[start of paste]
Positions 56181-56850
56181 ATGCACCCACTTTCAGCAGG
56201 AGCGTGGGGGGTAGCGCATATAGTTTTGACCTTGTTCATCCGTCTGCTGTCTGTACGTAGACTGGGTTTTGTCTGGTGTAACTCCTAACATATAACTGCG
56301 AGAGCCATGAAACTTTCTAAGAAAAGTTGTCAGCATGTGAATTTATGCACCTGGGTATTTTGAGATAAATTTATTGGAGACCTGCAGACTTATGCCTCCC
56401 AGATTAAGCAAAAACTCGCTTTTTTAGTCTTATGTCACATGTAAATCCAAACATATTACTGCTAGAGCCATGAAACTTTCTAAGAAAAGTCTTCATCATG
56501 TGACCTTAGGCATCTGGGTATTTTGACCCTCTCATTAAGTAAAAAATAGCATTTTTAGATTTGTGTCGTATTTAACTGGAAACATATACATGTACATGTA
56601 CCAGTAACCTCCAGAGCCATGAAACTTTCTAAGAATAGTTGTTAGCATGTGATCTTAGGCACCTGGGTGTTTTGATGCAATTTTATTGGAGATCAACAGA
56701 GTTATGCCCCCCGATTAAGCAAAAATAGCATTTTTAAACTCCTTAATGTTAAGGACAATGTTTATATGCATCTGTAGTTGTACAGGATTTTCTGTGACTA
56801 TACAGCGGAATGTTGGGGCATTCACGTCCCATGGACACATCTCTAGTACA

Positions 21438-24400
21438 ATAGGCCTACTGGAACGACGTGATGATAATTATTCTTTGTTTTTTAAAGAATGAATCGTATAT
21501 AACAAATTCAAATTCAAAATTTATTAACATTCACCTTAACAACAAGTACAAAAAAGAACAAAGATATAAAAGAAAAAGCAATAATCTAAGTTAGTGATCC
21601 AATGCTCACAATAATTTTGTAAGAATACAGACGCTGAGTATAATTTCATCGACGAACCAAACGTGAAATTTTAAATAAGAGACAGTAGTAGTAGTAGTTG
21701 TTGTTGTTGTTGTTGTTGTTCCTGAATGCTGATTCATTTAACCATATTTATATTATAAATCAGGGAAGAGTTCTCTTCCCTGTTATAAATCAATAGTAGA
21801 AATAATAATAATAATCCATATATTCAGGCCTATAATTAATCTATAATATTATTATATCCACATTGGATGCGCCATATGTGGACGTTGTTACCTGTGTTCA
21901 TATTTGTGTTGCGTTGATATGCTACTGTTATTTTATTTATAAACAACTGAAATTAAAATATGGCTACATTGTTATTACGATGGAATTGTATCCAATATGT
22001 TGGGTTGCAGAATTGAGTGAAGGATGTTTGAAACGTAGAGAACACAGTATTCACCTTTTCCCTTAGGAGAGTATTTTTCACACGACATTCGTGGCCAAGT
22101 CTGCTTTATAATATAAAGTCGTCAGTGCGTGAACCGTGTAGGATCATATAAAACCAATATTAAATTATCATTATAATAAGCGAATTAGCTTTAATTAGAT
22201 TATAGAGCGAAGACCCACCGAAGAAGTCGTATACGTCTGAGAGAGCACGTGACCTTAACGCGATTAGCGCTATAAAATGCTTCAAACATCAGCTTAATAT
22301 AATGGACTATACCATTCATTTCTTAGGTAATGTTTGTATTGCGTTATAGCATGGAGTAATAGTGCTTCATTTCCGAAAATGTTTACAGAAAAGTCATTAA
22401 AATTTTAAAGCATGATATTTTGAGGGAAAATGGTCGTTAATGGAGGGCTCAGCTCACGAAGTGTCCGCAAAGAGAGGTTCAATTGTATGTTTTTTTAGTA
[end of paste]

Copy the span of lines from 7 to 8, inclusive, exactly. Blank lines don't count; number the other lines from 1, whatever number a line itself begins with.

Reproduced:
56601 CCAGTAACCTCCAGAGCCATGAAACTTTCTAAGAATAGTTGTTAGCATGTGATCTTAGGCACCTGGGTGTTTTGATGCAATTTTATTGGAGATCAACAGA
56701 GTTATGCCCCCCGATTAAGCAAAAATAGCATTTTTAAACTCCTTAATGTTAAGGACAATGTTTATATGCATCTGTAGTTGTACAGGATTTTCTGTGACTA